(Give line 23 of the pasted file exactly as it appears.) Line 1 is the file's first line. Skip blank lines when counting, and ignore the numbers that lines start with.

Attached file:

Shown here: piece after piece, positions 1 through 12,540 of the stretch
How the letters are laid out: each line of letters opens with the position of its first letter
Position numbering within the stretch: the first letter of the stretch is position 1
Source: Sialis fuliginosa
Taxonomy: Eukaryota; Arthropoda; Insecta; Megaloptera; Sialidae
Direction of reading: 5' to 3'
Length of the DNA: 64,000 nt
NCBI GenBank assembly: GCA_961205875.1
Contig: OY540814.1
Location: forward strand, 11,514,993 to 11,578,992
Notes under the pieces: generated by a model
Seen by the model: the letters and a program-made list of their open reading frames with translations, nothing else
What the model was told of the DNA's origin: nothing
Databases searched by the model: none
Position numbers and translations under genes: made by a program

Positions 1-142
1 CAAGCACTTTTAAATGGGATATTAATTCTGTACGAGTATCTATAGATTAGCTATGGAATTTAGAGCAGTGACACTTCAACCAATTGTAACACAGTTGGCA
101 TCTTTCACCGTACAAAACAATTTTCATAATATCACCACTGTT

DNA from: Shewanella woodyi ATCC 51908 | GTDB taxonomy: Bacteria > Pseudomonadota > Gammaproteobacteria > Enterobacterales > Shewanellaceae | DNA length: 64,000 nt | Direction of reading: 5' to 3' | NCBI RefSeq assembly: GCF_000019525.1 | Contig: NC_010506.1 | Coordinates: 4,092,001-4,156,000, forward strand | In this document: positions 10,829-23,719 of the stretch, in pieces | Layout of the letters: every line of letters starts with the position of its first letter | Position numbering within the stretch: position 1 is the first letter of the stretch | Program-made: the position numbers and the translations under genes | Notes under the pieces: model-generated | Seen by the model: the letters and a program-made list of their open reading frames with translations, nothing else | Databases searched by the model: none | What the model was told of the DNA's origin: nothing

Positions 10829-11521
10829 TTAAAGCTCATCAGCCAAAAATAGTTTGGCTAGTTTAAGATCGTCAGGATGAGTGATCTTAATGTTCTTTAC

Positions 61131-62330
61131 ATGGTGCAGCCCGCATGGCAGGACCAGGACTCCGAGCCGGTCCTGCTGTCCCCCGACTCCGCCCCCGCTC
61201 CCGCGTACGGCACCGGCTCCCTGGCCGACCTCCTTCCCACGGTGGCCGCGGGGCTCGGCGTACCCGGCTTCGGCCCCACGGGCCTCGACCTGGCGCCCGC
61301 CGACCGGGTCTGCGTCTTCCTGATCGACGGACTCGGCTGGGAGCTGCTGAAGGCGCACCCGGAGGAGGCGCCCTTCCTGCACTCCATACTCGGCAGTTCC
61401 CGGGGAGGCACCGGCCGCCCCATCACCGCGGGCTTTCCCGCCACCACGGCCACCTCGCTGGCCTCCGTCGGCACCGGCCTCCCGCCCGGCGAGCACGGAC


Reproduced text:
61131 ATGGTGCAGCCCGCATGGCAGGACCAGGACTCCGAGCCGGTCCTGCTGTCCCCCGACTCCGCCCCCGCTC